All seemed well until this morning when I realized to my horror I had placed the back panel over the front panel at the shoulder.  This is not the way the top should look.  And now I think the top looks ugly.  Grrrr.   What was I thinking?!? Why did I make such a silly and amateurish mistake?  Sewing late at night perhaps?  Deciding I was going to put snaps on instead of buttons and in my haste placing the panel which would normally have the buttons, on top?   Anyway, if you take more care than I did you won't find yourself waking in a sweat,  your heart racing, and kicking yourself for being a klutz.

I have made this top once before

Size 4

And notice the buttons: just where they are meant to be and the back panel beneath the front panel

This fabric was a remnant of white sweatshirt material that I dyed.  The buttons were bought at Buttonmania in Melbourne and match perfectly.

And I will make this top again but will definitely be more careful.

Anyway, the purpose of today's post was to write about the music box jumper dress

I first made this dress at the end of 2012 out of some Kokka fabric in a pink and beige colourway.  Interestingly, a New Zealand fashion designer, Andrea Moore, used the same fabric for a woman's shirt but I think it looks better as this dress.

Size 3

This is view B with an A-line skirt and single, inverted centre box pleat.  There are 2 flaps which I fussy cut.  The buttons are pink shell buttons.

The bodice is lined and I chose a cute fairy fabric from my stash

This is a simple pattern (another single scissor pattern from Oliver + S) and quick to sew.  The simple lines are perfect for a small child and for showing off some great fabrics

Yum, that chocolate cake was good..

And the dress makes unwrapping Christmas presents very easy

"I hope this is another music box jumper dress...."

I have made another version of this dress for Rosa.  The fabric is a vintage sheet I recently bought.  Luckily there were two sheets on sale and although they were being sold either separately or at a reduced rate for both I just knew I had to have both sheets... because you never want to get caught short....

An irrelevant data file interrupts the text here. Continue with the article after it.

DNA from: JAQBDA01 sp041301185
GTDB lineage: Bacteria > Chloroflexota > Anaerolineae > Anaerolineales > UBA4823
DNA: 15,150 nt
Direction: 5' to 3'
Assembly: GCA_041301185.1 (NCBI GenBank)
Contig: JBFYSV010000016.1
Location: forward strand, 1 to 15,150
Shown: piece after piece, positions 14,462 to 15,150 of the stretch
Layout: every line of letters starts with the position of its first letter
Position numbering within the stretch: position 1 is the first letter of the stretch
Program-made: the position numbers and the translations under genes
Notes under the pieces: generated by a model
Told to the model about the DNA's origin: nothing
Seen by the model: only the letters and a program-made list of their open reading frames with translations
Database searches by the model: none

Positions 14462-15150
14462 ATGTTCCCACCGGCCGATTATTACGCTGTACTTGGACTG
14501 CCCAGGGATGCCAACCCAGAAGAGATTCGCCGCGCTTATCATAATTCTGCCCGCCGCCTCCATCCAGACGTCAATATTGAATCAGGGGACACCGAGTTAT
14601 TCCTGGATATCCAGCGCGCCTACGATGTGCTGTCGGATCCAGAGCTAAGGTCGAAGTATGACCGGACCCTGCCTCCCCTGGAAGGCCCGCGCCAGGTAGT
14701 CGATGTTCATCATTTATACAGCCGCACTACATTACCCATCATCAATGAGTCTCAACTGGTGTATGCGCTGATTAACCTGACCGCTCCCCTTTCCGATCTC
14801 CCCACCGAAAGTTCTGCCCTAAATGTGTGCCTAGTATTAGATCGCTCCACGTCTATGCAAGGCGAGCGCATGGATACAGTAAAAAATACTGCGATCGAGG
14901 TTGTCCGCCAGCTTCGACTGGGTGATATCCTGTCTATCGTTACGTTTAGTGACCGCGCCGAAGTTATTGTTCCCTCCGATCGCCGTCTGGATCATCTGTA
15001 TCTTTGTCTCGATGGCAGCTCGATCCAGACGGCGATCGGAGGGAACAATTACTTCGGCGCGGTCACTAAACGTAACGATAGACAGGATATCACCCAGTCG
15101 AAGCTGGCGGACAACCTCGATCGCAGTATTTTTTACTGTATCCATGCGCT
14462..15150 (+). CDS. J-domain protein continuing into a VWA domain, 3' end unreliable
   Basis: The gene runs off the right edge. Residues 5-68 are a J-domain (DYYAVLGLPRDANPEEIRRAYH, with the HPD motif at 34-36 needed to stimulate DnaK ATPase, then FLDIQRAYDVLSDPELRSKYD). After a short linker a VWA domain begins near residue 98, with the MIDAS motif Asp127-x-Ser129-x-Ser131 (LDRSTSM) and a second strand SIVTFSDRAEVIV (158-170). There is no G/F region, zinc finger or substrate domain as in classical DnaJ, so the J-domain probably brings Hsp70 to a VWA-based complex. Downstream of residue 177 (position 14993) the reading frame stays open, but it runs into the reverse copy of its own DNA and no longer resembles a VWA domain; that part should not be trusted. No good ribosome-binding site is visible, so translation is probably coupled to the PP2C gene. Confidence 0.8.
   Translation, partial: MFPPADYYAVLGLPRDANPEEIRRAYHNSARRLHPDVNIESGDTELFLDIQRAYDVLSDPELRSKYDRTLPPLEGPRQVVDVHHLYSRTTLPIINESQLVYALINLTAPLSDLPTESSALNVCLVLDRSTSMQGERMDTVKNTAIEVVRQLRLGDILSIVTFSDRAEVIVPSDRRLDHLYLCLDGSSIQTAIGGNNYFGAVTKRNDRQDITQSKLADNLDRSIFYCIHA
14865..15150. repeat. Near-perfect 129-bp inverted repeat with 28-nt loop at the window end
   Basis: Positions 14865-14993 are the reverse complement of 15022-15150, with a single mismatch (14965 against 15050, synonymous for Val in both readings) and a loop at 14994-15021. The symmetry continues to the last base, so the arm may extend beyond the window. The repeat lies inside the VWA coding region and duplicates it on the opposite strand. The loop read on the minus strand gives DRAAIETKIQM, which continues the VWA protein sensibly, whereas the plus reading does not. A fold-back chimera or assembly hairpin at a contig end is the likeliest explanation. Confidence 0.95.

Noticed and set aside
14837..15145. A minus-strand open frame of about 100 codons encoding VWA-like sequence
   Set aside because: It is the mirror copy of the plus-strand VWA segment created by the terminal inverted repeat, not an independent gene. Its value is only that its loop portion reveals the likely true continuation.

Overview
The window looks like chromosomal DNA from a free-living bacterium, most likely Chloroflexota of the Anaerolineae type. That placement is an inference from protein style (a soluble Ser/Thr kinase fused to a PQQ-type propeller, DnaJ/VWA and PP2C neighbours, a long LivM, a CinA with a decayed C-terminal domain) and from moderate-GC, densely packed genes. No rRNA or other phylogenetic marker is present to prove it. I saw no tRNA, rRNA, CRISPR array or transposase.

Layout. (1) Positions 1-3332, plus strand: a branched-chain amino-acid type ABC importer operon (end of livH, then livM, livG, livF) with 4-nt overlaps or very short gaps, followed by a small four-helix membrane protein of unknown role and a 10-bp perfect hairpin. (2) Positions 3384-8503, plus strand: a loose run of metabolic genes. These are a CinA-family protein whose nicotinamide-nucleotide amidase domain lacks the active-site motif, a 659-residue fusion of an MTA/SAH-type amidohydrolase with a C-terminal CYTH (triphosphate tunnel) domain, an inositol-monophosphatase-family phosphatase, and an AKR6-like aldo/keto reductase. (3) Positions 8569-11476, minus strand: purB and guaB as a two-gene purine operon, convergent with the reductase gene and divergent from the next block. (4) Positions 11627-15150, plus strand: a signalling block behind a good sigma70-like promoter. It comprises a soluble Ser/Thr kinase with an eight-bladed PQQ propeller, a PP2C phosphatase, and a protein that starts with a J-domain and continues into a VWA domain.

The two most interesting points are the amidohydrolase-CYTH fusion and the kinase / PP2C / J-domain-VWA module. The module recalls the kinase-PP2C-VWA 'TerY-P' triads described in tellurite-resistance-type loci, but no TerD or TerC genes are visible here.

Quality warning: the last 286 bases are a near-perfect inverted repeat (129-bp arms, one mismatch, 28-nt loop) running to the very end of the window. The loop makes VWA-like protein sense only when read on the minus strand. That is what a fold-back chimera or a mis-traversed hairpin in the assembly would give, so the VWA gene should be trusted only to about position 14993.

size 4

No buttons on the flaps this time because sister N said it would look like the dress had orange nipples!  

I love this dress and, no doubt,  there will be many more of these.

Monday, 1 April 2013

Move over Kate Moss!

This is Rosa

She is my new muse.  Rosa is a natural in front of the camera and a happy recipient of my sewing.  She is adorable and I'm sure that Kate M is relieved that Rosa is only 4 and child labour is illegal...

My 'thing' is sewing children's clothing.  The clothing can be bright and fun.  (After all, how many 40 year olds do you know who could get away with wearing that Barbie pink skirt and those matching shoes?!?)  As an added bonus, kids' clothes are usually much quicker to make than items sewn for me (groan), and it is possible to try things that you might not otherwise try - particularly if the material is expensive because you only need a small amount for a little person.     

I read a lot of sewing blogs and I have figured out that the best ones have lots of cute kids wearing funky outfits rather than fuzzy pictures of a handful of completed outfits.  Hardly very interesting ... and probably the reason so few people bothered to read my blog except for some folk in Russia.  

So I put the call out for a model and look who turned up!  How lucky am I?

Rosa wears Ottobre t-shirt (19) from 3/2011.  Size 98cm.  Model's own pants.  

The fabric is a cotton elastane jersey I purchased from the Ottobre etsy store.  I loved the retro look of the crochet granny squares and it reminded me of the "tank tops" we wore as kids.  Luckily for Rosa, retro is cool and so is crochet. 

I have also recently become obsessed with Oliver + S patterns.  For some reason I have decided I am going to make all of the patterns.  By my count there are currently 34 patterns and about 50 items...  So far, I have made 14 of the individual pieces (some multiple times) and here is one of them on Rosa:

This skirt is the hula hoop skirt


model's own t-shirt, necklace and shoes

It is a reversible skirt, with a "flippy flounce".  I chose two pink and white dotted fabric from the same colour range but with different sized white dots.  It was quick to sew and appropriately rated as a single scissor pattern on the Oliver + S difficulty rating scale. 

Up next, is the music box jumper which is fast becoming a favourite of mine.